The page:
There was a playful sporting side to Becky Harris, a colleague and friend of all who died this week.
We at the Log Cabin have spent the last couple of days telling stories. Some of those we can’t print because Becky had that nice-naughty side reminiscent of vaudeville. She’d blindside you with a head-turning comment and you’d wait for the rim shot.
Becky loved sports for the sheer fun of it. She appreciated the good in sports just as she did the arts. She loved the personalities in sports. She often talked about former Pittsburgh Pirate star Bill Mazeroski, her favorite baseball player.
She often longed to go fishing with Joe Mosby.
She accompanied me to some Arkansas Sports Club luncheons, one of which I was the guest speaker. She made a special effort to attend Arkansas Sportscasters and Sportswriters Hall of Fame banquets in which Mosby and I were inducted or received special recognition.
With the gleam in her eye and a laugh, she was a good audience.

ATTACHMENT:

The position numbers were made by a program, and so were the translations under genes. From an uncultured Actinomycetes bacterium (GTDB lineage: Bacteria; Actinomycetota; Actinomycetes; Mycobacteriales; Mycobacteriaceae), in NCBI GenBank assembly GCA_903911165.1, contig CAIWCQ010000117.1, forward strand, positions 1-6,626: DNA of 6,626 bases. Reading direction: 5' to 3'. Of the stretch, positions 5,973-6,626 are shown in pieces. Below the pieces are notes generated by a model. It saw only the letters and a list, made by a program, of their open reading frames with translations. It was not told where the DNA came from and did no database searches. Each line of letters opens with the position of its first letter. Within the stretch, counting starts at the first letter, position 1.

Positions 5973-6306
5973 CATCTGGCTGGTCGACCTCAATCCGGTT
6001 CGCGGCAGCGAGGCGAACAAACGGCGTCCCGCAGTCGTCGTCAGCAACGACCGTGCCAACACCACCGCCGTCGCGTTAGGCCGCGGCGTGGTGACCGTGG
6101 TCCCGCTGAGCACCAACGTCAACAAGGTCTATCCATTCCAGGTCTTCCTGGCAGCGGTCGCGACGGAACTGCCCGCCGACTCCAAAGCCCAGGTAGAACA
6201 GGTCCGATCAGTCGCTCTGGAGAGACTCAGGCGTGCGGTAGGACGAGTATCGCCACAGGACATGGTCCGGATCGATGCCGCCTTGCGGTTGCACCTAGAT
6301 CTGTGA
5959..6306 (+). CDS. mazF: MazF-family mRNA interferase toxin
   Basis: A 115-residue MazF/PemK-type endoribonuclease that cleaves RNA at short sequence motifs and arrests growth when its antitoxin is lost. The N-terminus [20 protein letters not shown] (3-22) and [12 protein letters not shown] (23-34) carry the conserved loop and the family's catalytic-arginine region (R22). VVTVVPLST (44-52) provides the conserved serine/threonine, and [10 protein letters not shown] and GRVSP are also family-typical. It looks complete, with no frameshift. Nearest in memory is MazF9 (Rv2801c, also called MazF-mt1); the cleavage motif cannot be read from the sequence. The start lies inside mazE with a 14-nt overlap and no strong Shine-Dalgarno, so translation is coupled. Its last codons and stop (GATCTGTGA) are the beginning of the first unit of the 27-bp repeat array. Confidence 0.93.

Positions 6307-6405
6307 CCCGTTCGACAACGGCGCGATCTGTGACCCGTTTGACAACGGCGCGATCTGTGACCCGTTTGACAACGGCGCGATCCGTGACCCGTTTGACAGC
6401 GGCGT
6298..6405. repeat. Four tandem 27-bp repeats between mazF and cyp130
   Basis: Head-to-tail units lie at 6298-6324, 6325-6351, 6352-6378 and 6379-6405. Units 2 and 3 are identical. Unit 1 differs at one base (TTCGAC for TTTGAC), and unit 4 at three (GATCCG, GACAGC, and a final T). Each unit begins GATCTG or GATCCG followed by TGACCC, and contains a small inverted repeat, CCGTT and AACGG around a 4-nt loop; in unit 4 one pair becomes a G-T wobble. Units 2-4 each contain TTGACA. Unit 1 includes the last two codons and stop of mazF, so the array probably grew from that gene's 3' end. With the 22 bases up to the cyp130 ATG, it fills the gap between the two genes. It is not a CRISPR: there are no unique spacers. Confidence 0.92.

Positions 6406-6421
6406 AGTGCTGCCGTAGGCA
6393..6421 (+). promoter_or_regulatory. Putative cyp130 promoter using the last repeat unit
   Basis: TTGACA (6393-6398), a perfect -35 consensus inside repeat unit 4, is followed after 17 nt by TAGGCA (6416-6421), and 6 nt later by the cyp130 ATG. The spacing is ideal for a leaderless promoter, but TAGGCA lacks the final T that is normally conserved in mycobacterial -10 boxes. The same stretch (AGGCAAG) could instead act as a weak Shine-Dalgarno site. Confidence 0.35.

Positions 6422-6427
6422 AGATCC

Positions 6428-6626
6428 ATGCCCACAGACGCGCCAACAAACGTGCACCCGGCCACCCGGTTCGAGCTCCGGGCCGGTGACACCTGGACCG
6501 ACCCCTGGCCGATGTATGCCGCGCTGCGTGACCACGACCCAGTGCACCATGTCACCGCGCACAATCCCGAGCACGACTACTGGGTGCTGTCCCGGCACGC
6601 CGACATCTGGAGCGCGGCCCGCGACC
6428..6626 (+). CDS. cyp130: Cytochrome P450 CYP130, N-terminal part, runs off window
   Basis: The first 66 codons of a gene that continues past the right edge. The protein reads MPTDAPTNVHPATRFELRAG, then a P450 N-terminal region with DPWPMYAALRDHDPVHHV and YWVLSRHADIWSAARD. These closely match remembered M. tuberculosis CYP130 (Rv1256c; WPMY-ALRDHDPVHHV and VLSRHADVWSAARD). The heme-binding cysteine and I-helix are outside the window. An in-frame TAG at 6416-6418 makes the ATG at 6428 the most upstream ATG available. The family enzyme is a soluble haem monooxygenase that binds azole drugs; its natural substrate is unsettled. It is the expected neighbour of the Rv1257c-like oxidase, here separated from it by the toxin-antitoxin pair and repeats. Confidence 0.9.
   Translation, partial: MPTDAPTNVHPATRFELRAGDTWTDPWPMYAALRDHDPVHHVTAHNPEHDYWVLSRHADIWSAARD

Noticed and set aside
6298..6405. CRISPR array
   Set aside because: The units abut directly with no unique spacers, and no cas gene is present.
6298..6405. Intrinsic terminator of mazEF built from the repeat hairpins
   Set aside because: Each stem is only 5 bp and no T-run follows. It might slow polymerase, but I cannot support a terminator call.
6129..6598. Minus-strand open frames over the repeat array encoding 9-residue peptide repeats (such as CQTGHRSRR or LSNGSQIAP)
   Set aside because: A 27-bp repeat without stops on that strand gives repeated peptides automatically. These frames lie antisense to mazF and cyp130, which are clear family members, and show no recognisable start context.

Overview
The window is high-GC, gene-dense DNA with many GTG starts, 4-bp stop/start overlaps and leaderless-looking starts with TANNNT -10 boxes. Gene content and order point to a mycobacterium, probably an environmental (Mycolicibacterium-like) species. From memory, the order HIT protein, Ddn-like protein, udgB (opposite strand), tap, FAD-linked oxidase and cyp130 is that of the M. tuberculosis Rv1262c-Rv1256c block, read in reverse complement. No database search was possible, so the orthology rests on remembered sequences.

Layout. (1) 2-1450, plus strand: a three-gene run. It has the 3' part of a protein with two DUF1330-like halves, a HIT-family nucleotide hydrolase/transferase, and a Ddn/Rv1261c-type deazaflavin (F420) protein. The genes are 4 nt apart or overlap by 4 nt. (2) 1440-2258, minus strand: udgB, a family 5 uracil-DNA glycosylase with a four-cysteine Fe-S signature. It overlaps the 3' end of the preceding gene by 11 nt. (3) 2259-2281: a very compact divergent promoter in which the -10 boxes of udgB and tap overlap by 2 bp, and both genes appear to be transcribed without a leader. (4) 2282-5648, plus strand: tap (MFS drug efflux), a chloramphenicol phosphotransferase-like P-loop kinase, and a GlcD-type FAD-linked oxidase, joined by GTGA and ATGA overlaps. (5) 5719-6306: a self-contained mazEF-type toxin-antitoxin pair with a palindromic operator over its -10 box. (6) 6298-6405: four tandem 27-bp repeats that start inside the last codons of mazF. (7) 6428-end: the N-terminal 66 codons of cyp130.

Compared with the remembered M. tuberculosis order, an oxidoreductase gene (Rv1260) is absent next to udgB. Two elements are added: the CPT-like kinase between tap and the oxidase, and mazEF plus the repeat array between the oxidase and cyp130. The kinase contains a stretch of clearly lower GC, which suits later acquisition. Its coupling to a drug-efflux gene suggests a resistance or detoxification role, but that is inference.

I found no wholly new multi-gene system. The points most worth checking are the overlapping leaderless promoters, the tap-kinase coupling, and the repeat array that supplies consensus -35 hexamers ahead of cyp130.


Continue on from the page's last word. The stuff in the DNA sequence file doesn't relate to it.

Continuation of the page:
I had an open invitation at the Conway Noon Rotary Club from Becky whenever there was something sporty brewing. And she was often as enthusiastic about the event as I was.
One of her biggest thrills was when Hendrix revived football after a 54-year hiatus last year.
Her brother was the last quarterback before Hendrix dropped the program in 1960 because of financial reasons. I invited her to a Conway Kiwanis Club luncheon last year when new Hendrix football coach Buck Buchanan was the guest speaker. She was enthralled and was thrilled to me him and share stories afterward.
One of my last great memories of Becky was when Hendrix played its first football game last year on a brilliant but hot day at the new Young-Wise Memorial Stadium.
I saw her briefly in the press box where she met me with a broad smile and said, “I got to tailgate and it was fun.”
She used to be a cheerleader at Hendrix.
Becky was an under-the-radar diva. She was indeed a diva but she never publicly polished her crown. She acted as a servant of all.
A friend last night put on Twitter a photo of Becky on that beautiful afternoon. Against the backdrop of the stadium, she was on the track, in her old cheerleading outfit, waving white pom-pons. Right in the middle of those young cheerleaders, Becky was beaming ear to ear and having a blast. She was sick at that time but you’d never know it. For a few hours on a wonderful afternoon in an exciting atmosphere permeated with the electricity of a new season, sports served as an elixir.
And it framed a wonderful memory.
(Sports columnist David McCollum can be reached at 501-505-1235 or firstname.lastname@example.org or follow him on twitter @dmaclcd)